Method of manufacturing cellular packing materials
US RE27243 E
Description (OCR text may contain errors)
(\i 9 Q James R. Sure N Richard LRO iequef LL, Duncan G.Berger0n Dec. 14, 1971 SARE E'IAL Re. 27,243
METHOD OF MANUFACTURING CELLULAR PACKING MATERIALS Original Filed Nov. 13, 1964 S Sheets-Sheet 1 IN VENTORS BY QLLAQ (21m Hagen? Dec. 14, 1971 J SARE ET AL METHOD OI" MANUFACTURING CELLULAR PACKING MATERIALS 3 Sheets-Sheet 2 Original Filed Nov. 13, 1964 n mo eu fi re a m m sw ew RRBW W G S e m m m a Y J k u R Y B Dec. 14, 1971 J. SARE EIAL Re. 27,243
METHOD OF MANUFACTURING CELLULAR PACKING MATERIALS Original Filed Nov. 13. 1964 3 Sheets-Sheet 5 ..T w P. m e u R e r e e O a Wm H S o e w 03 a m k fi m n NVQ/ NV\ Qh\ m d m v3 1 v3 J f m NQ H NQ Q@ R D Y m\\ V B a m: I! i m Iil QV\ mfi o @Q vw\ My MK United States Patent 27,243 METHOD OF MANUFACTURING CELLULAR PACKING MATERIALS James R. Sare, Richard L. Ropiequet, and Duncan C. Bergeron, by Alta Industries, Inc., Portland, 0reg., assignee Original No. 3,400,037, dated Sept. 3, 1968, Ser. No. 411,033, Nov. 13, 1964. Application for reissue Jan. 12, 1970, Ser. No. 7,958.
Int. Cl. B29d 27/00 US. Cl. 161-42 12 Claims Matter enclosed in heavy brackets appears in the original patent but forms no part of this reissue specification; matter printed in italics indicates the additions made by reissue.
ABSTRACT OF THE DISCLOSURE This invention relates to articles made of extrudable, expandable synthetic plastic material, and to the method and apparatus for producing such articles.
Extrudable, expandable synthetic plastic materials, such as polystyrene compositions, have been used heretofore in the production of expanded articles of manufacture. Such articles have been produced by extruding foamable synthetic plastic compositions through a die provided with the configuration of the desired external shape of the article. The primary disadvantage in this procedure is represented by the substantial cost involved in the production of such dies.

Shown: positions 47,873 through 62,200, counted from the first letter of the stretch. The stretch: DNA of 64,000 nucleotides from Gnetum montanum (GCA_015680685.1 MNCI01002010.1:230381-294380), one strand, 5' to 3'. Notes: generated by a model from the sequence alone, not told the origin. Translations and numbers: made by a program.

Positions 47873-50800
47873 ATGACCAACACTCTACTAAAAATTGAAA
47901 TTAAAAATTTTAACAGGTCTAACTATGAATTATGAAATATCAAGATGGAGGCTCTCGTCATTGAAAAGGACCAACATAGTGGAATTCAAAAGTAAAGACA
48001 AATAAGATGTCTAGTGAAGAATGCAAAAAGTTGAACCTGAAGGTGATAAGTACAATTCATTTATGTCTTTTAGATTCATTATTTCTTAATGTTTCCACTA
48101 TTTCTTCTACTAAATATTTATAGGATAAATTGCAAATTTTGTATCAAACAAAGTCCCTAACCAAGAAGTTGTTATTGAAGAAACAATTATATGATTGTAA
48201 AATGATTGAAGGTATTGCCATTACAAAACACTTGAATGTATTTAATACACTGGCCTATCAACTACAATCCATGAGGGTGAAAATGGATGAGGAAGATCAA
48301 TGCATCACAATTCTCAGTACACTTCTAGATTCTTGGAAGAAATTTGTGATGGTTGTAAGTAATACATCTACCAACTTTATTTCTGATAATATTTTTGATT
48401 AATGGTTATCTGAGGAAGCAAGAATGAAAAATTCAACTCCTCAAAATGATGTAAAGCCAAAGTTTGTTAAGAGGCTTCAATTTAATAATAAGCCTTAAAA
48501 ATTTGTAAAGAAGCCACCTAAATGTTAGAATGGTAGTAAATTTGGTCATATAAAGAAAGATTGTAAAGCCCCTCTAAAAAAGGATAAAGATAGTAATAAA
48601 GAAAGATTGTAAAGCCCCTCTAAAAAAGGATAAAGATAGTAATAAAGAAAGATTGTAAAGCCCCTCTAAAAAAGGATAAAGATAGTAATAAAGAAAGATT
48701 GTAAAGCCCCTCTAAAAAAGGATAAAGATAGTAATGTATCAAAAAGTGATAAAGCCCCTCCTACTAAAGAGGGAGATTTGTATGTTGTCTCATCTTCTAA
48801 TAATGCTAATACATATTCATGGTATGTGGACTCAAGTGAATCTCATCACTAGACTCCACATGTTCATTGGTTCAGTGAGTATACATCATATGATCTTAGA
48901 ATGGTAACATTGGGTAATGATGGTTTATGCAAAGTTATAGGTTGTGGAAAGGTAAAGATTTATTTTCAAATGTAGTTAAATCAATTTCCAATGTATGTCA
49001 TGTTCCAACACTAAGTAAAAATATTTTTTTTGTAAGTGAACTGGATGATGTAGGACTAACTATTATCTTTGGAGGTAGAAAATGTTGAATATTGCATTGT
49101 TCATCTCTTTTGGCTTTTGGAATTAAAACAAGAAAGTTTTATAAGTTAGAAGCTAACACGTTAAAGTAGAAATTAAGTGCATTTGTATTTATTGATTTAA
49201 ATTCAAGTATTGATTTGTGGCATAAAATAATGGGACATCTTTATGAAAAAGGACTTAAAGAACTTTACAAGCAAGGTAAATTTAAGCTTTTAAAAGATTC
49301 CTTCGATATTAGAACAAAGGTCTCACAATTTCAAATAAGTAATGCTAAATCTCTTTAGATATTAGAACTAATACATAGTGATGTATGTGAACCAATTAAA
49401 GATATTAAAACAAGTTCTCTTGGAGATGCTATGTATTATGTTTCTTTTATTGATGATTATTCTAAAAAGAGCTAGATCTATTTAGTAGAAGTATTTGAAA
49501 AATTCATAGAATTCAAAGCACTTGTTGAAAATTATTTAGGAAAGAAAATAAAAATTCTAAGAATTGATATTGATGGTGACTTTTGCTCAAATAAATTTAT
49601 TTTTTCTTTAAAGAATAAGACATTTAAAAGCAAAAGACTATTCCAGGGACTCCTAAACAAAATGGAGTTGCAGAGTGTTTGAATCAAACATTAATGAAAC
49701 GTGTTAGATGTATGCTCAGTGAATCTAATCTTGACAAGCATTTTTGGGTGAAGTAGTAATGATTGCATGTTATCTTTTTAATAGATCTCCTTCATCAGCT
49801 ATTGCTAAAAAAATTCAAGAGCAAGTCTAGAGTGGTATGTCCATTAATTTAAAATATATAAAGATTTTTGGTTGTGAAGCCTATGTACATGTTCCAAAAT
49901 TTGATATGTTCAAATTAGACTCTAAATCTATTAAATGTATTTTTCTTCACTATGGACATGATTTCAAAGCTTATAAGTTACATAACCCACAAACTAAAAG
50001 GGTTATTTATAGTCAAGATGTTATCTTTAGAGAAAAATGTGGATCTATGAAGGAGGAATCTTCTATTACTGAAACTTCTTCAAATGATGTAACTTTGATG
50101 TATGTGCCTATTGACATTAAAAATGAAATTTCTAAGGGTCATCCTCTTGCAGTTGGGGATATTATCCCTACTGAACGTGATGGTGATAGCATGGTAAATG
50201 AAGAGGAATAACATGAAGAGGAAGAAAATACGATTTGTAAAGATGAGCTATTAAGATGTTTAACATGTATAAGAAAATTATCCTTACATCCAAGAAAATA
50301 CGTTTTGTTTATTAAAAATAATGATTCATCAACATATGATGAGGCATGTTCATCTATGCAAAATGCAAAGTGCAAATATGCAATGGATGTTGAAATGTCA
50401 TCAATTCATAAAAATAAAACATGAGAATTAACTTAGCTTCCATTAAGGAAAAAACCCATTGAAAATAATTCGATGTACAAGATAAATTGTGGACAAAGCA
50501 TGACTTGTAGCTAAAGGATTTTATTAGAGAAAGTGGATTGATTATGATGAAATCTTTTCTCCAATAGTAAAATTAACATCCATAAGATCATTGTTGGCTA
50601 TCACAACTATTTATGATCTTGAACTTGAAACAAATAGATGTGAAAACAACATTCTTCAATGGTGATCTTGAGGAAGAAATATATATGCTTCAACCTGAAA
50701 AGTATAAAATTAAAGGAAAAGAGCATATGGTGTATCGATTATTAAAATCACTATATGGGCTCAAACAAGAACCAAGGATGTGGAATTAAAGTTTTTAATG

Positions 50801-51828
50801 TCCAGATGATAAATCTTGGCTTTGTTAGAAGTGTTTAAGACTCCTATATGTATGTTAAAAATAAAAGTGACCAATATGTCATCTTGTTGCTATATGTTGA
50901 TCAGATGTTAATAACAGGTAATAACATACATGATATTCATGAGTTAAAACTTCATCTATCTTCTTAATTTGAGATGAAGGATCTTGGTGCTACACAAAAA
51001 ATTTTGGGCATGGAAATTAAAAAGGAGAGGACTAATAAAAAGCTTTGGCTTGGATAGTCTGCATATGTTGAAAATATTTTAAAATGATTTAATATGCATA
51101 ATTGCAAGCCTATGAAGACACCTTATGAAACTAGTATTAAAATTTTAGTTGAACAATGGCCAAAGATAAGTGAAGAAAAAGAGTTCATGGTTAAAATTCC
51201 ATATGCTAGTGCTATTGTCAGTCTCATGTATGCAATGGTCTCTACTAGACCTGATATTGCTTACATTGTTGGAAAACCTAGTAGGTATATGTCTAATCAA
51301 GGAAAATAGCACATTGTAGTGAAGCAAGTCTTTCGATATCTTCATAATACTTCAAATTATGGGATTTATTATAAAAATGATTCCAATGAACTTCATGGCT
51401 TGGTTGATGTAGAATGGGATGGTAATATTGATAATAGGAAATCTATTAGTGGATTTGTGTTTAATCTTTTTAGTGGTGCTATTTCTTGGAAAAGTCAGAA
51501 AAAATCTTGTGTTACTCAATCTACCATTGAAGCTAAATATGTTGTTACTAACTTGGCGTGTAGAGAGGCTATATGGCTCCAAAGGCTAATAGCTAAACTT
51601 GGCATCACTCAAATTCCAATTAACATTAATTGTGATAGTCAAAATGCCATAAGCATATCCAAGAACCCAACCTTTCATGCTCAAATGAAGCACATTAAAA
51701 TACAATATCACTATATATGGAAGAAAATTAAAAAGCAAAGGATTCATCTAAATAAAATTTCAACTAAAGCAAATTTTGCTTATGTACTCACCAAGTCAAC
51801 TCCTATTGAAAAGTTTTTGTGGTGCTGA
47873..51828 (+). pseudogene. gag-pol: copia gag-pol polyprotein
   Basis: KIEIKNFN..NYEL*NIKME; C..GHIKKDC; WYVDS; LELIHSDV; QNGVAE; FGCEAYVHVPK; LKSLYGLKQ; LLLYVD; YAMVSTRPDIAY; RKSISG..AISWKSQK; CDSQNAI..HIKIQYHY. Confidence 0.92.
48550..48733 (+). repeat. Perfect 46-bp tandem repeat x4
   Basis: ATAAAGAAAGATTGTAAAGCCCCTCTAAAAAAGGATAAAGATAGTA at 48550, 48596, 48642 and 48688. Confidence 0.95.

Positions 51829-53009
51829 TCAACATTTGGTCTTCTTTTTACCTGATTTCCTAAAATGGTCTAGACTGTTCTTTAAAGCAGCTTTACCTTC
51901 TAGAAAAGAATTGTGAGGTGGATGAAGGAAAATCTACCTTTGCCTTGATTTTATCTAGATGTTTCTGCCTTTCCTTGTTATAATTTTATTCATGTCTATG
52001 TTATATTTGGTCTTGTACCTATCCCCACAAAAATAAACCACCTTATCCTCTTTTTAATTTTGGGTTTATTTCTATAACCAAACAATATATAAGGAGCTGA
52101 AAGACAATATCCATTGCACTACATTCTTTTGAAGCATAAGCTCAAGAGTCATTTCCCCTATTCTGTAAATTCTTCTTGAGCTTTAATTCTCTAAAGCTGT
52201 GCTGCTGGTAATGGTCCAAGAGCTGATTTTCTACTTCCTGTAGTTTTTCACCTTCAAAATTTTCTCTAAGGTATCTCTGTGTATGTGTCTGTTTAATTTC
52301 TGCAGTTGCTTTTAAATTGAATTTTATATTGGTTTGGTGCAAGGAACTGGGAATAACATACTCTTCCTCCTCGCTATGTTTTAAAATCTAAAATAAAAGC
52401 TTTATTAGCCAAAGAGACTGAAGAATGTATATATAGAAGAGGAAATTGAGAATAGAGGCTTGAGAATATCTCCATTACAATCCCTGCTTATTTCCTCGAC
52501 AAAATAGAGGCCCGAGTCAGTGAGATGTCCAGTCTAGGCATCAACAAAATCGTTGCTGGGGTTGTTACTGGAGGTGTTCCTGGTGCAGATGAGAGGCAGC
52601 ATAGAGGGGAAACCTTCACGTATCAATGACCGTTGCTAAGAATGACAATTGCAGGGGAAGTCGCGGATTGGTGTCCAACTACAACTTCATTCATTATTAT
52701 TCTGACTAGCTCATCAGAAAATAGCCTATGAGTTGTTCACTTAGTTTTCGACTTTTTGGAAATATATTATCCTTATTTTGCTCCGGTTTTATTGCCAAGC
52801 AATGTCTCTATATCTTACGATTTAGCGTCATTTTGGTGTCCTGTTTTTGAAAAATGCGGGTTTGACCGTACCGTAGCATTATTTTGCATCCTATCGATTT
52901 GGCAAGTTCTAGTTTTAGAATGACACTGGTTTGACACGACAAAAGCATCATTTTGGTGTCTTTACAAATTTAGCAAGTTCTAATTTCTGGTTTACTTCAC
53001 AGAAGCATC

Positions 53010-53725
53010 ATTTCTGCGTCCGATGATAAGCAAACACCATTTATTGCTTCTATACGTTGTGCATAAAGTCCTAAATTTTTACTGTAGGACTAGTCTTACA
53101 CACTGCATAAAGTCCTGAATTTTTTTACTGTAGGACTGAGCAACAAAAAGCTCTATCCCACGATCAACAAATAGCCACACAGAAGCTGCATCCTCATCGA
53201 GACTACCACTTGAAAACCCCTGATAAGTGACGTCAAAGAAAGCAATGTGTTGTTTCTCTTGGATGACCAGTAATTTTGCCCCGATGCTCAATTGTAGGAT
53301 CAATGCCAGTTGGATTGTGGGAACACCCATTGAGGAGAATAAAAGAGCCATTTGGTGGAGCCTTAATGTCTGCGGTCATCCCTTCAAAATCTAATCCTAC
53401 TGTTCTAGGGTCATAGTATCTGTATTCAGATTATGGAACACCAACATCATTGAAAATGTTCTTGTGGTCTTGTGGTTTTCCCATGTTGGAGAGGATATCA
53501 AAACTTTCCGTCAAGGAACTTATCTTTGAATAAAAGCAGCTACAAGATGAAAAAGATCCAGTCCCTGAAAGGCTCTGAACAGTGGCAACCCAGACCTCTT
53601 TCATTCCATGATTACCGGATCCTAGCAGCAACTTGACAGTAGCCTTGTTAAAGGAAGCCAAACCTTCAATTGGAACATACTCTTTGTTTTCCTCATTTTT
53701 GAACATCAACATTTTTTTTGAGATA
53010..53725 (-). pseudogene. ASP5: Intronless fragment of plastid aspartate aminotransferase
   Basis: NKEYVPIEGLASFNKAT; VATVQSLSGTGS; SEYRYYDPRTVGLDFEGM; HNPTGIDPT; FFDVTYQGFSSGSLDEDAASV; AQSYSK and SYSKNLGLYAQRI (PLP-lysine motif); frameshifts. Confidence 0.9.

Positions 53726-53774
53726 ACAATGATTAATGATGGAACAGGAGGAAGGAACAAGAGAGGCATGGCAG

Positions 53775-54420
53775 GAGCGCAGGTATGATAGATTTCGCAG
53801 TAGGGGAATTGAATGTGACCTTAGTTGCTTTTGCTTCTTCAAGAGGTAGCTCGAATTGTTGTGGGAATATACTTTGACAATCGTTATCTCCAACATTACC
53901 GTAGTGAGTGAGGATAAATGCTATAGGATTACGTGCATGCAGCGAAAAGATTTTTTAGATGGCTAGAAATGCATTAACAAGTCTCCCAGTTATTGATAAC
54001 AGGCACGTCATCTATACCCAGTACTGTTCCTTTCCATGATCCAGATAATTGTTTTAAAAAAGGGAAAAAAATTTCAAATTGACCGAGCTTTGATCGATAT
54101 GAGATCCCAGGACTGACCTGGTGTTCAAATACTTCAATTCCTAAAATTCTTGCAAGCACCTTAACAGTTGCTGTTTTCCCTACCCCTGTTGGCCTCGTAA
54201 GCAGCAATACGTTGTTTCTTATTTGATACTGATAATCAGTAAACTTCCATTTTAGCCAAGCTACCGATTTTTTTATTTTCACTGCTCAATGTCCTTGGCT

It is the principal object of the present invention to provide for the production of an article of manufacture the ultimate shape of which is not dependent upon the provision of a correspondingly shaped die.
Another important object of the present invention is the provision of an expanded plastic article of manufacture the ultimate shape of which is produced by the selective warping of a thin, flat wafer of the plastic material.
Another and more specific object of the present invention is the provision of an expanded plastic article of manufacture produced by the selective warping of a thin, flat wafer of the plastic material and having a concaveconvex shape or the shape of a hyperbolic paraboloid.
Still another and specific object of this invention is the provision of an expanded plastic article especially useful as loose-fill packing material, in that a multiplicit of the articles is readily pourable from a bulk supply into a container housing an object to be packed, the shape of the articles contribute to their ability to interlock with each other to prevent shifting of the articles and the object within the package container, and the articles are characterized by very low bulk density whereby to reduce to a minimum the gross weight of the package and the cost of shipment thereof.
A further important object of the present invention is the provision of a method and apparatus for producing the expanded plastic article of manufacture of this invention.
The foregoing and other objects and advantages of this invention will appear from the following detailed description, taken in connection with the accompanying drawings in which:
FIG. 1 is a foreshortened schematic view in side elevation of apparatus for producing the article of manufacture of the present invention;
FIG. 2 shows plan and side views of a wafer of initially expanded synthetic plastic composition before processin g for selective warping to ultimate shape;
FIGS. 3, 4 and 5 each shows plan side and end views of articles having varying degrees of hyperbolic paraboloid shapes resulting from the processing of the wafer of FIG. 2 under varying conditions;
FIGS. 6 and 7 are side views of articles having varying degrees of concave-convex shape resulting from the processing of the wafer of FIG. 2 under still further varying conditions;